The 2009 Nobel Prize in Physiology in Medicine was awarded jointly to three geneticists: Elizabeth Blackburn, Carol Greider, and Jack Shostak. They’d concluded that there are five paths to delaying human aging.
1. Optimism reduces harmful stress
Medical findings show that approximately two-thirds of human diseases (e.g. cancer, arteriosclerosis, hypertension, peptic ulcers, irregular menstruation) are related to depression. They are therefore called psychosomatic diseases.
2. Having life goals stimulates vitality
Working toward your life goals can stimulate a sense of vitality. Personal well-being data from a 7-year follow-up survey of 40-90 year olds in Britain showed that those without a clear goal in life are twice likely to die from sickness or suicide. The occurrence of cerebrovascular diseases was also doubled, as compared to those with active daily lifestyles.
Research also noted a dramatic increase in physical and mental health problems after retirement when many respondents simply lose their purpose in life.
Creative activities that stimulate the mind — such as calligraphy, singing, painting, and chess — can help uplift your mood and add meaning to life while providing stimulation through practical skills.
3. Helping others can heal the body
John Davison Rockefeller was an American oil industry business magnate, industrialist, and philanthropist. He is widely considered the wealthiest American of all time, and the richest person in modern history. However, his health deteriorated due to moderate depression and digestive issues. After deep introspection, he decided to contribute his time and wealth to charity, and find ways to help those in need. After some time, he became very content and his health gradually improved.
Researchers have found that giving material things to help others can reduce the mortality rate by an astonishing 42 percent, and give mental support to others can reduce it by 30 percent. It is thought that the sense of well-being that comes from helping others can fend off depression, therefore contributing to one’s vitality.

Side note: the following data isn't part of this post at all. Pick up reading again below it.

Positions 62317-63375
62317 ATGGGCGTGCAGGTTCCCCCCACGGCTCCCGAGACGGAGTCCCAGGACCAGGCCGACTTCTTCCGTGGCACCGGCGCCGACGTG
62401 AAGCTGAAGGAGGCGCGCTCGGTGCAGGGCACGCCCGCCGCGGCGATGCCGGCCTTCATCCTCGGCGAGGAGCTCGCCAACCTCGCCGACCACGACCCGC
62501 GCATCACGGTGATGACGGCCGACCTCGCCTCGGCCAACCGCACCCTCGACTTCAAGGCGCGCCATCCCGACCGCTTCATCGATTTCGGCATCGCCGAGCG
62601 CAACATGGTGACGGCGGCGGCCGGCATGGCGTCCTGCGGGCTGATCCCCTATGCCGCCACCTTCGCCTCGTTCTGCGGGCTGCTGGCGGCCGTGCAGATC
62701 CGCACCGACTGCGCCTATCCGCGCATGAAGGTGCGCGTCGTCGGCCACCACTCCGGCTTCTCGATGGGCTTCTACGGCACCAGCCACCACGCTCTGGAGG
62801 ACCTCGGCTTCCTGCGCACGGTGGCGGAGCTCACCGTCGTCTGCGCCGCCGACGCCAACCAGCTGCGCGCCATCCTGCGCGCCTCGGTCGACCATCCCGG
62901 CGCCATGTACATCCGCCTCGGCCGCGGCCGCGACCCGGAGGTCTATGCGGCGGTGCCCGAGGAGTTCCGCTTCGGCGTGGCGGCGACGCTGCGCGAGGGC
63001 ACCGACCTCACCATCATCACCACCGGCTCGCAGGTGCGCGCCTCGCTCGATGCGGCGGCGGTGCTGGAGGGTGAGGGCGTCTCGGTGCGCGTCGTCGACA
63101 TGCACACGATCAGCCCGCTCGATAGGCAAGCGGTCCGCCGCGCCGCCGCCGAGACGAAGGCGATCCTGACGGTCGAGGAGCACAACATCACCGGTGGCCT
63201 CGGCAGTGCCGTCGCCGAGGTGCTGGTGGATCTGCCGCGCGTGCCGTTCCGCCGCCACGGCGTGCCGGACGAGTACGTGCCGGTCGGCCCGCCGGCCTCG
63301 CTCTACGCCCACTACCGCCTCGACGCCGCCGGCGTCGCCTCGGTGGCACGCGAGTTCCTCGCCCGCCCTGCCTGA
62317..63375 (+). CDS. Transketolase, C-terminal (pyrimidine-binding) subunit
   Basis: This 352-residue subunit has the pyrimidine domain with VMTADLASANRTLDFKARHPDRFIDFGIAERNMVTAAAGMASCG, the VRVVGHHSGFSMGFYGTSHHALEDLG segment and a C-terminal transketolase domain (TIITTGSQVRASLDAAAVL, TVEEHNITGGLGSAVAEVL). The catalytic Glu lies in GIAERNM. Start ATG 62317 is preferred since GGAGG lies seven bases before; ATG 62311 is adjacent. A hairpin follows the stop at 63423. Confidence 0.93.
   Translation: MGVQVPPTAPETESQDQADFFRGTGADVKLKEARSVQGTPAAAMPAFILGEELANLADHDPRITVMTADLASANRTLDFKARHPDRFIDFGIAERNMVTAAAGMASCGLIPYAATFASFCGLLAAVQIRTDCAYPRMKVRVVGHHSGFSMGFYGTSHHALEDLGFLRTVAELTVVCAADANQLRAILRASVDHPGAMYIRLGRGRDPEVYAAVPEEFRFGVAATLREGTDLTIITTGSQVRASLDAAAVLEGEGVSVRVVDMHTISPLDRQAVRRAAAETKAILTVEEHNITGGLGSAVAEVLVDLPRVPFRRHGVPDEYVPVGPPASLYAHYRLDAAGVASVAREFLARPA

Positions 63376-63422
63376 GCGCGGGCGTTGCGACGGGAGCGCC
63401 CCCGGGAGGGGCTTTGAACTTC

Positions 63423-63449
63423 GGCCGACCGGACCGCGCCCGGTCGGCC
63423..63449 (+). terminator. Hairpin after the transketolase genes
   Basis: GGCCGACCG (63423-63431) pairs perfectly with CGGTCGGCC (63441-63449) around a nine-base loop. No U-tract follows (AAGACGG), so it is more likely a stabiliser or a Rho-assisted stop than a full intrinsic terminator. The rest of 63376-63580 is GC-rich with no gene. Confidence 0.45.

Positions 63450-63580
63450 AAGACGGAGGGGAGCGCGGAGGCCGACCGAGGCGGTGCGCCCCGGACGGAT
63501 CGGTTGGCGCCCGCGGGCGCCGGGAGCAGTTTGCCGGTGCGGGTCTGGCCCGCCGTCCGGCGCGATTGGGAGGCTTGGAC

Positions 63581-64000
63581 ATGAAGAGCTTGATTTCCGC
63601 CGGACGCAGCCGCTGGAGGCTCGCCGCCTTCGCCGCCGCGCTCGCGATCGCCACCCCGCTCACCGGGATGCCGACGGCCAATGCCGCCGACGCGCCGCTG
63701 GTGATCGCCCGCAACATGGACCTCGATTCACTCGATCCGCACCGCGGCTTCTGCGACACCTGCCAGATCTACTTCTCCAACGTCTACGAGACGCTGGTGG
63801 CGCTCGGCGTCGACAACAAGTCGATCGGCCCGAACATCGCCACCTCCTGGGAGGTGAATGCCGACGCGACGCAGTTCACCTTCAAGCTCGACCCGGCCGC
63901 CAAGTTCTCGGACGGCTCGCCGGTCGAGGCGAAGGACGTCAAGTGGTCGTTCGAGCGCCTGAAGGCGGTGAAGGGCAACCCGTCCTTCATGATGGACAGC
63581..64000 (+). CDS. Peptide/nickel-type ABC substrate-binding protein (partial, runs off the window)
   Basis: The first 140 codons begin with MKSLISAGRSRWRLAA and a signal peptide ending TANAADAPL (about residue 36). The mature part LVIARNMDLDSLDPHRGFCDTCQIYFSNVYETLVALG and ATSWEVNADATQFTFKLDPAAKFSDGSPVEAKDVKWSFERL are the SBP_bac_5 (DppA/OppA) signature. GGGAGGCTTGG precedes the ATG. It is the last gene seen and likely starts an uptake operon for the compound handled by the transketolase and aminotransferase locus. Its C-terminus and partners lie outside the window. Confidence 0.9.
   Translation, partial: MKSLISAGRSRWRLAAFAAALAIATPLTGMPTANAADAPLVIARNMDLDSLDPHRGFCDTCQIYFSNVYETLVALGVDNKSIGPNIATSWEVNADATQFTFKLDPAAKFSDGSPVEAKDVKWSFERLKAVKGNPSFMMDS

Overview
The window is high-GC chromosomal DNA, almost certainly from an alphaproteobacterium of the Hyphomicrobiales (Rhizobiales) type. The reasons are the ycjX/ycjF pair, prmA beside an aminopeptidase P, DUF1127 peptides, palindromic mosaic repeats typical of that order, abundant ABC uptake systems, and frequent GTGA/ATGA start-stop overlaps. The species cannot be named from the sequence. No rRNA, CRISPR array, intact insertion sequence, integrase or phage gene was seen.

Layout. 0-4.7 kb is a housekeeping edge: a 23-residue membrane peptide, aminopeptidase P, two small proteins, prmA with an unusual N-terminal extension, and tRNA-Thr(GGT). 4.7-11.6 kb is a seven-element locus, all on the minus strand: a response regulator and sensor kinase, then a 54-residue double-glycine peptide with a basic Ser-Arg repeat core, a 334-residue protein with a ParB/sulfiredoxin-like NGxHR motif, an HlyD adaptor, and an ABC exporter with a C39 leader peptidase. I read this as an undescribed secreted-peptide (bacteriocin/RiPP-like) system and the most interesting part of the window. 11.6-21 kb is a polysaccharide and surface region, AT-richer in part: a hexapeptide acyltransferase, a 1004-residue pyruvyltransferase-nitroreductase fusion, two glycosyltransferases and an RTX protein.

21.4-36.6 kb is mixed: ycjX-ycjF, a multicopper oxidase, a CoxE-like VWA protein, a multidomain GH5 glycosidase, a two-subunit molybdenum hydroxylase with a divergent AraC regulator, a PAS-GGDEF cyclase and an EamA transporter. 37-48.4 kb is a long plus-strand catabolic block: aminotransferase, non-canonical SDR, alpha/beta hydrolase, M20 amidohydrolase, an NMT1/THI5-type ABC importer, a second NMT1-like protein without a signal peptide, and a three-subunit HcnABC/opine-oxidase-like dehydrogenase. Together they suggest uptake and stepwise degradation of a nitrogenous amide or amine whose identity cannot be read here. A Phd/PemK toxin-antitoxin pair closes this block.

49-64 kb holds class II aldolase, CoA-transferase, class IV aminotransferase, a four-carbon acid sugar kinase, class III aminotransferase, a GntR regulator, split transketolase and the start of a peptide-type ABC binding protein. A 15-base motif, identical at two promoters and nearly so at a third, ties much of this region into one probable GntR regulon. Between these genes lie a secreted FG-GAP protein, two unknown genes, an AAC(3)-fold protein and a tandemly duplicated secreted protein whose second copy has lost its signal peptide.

Indeed, medical scientists have discovered that when one is kind and often does good deeds, “good hormones” are increasingly produced, which in turn, reduce stress hormones. Psychiatric epidemiologists have also noted that helping others can help to prevent and treat depression.
4. Harmony in the family
A Georgian peasant woman, Antisa Khvichava, lived for over 100 years. When a journalist interviewed her, she replied that harmony in her family was the main reason for her longevity.
Over 20 years of research by two psychology professors in the U.S. concluded that among the decisive factors that affect life expectancy, “human relations” ranked number one. They suggested that harmonious human relations among family members may be more important than eating habits, exercise, or physical examinations.
A survey of 268 males by Harvard Medical School found that what really matters in a person’s life is their relationship with family and others. Lack of social and educational activities can be as harmful to health as smoking.
5. Being friendly
Being friendly — whether with a smile or a humorous expression — can increase the concentration of immunoglobulin antibodies in one’s saliva, thus enhancing one’s immunity.
“There is a magical energy in giving and receiving. While one is paying, there is returning energy in various forms. It is just that in most cases, we do not realize,” explains a U.S. professor of bioethics — a phenomenon that has become known as the “essence of echoes.”
Harmonious interpersonal interaction includes human traits such as humor, kindness, forgiveness, sympathy, loyalty, and being a good listener.
It turns out that the secret to longevity may come not from an external source, but from within ourselves — let us live in longevity by embracing positivity, gratitude, tolerance, and empathy!
Translated by Chua BC